Removing eggs from a tank using a designated egg-laying surface
One method experienced keepers recommend that we agree with is to provide removable verticle surfaces freshwater angelfish can use for spawning. It may take a few cycles, but you will find what works with your pair of angelfish parents. We have used plastic plant leaves, vertical plexiglass blocks, and smooth rock decor leaning into a corner.
Once the parents spawn, you can remove the item and place it into the other tank. Make it small enough to make transfer easy. If your incubation container is small enough, dip it into your fish tank below the surface and place the egg surface into it without having the eggs leave the water!
What if you want to keep the eggs with the angelfish parents?
All Pterophyllum species have a hardwired parental instinct, including those several generations removed from the wild. It may take a few spawns for your breeding pair of fish to get the hang of it (and not eat their eggs), but they will get it eventually.
If you want your pets to experience parenthood, you can make things easier by keeping them in a separate tank. It avoids the stress of chasing off tank mates and makes post-spawn recovery easier. That also reduces the work you have to do as a keeper.
Find out: How long does it take for angelfish eggs to hatch?
Should you remove eggs if you are not hatching them?
Most keepers you talk with will not worry about eggs they are not planning to hatch. Some prefer to remove them so they do not contaminate the water column.
We provide spawning surfaces and remove the eggs, even if we do not plan to raise them. In a community tank, it reduces the stress on the parents trying to guard the eggs and protects tank mates from aggressive male angelfish.
Within all tank settings, removing large quantities of unwanted angelfish eggs eliminates a source of potentially harmful bacterial growth.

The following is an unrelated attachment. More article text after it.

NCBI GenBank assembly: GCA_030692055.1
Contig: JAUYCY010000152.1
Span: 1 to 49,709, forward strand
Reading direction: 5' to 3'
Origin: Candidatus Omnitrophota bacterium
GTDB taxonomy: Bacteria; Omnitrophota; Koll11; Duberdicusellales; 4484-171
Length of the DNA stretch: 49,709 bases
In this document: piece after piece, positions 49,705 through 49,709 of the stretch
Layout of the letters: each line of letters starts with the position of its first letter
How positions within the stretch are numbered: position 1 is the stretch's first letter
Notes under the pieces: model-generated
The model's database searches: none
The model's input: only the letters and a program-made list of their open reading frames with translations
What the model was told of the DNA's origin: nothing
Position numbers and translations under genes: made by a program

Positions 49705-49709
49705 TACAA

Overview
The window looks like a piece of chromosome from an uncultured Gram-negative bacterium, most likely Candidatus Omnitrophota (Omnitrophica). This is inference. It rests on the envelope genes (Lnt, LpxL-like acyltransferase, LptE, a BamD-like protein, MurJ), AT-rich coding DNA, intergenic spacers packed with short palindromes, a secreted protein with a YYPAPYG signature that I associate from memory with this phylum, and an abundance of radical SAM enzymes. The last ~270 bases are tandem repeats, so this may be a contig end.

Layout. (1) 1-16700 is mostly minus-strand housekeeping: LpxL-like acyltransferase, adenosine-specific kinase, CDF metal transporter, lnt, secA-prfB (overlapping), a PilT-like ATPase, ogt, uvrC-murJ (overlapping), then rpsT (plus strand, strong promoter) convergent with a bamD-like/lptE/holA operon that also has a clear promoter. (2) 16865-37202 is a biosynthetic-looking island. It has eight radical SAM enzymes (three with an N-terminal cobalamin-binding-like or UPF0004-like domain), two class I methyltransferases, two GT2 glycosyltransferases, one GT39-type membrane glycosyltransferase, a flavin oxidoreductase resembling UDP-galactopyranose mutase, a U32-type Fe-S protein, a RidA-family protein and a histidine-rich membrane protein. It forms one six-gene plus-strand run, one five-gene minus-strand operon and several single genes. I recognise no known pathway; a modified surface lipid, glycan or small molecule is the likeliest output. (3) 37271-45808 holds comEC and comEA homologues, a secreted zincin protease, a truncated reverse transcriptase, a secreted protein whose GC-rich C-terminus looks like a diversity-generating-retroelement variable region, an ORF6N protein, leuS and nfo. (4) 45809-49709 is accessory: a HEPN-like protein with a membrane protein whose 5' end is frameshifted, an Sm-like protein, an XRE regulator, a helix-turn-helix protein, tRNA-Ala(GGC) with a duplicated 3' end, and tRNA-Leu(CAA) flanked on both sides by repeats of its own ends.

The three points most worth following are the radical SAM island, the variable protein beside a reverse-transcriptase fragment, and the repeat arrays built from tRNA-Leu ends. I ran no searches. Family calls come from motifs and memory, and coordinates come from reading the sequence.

Even in breeder tanks, you can get rid of a batch of eggs you can not keep if you have too many juveniles from previous generations (freshwater angelfish can spawn every two weeks).
Angelfish Eggs and Your Aquarium Hobby
What do angelfish eggs look like? That depends on the state they are in. Healthy, viable eggs will be translucent with earthy hues of amber and brown. They are oval and just under 1.5 mm in size.
You will find opaque eggs amongst the rows your female angelfish lay, indicating infected, damaged, or unfertilized specimens. They will grow a bit before hatching into wigglers, and you can see a tail forming during the last part of the incubation period.
You may want to remove eggs for better survivability or keep the aquarium clean, but some instances call for you to leave eggs where they are. Don’t forget to leave a comment so we can help you with this or other issues with your favorite cichlids!
What color are angelfish eggs?
Viable eggs are translucent with an amber or brownish tint and remain this color until hatching. Contaminated, damaged, or unfertilized eggs may start as this color but will change to white quickly. The angelfish parents usually remove unviable eggs, or you can do it yourself to prevent fungus from affecting other viable eggs.
What should you do if your angelfish lays eggs?
If you find a batch of eggs in the tank deposited by your female angelfish, you can leave them in the aquarium or remove them. Leaving eggs in the aquarium will give the adult angelfish practice with their natural parenting instincts, but the eggs can be targets for consumption. Removing the eggs will allow you to raise as many viable eggs as possible or to dispose of them to avoid the rearing process if that is your desire.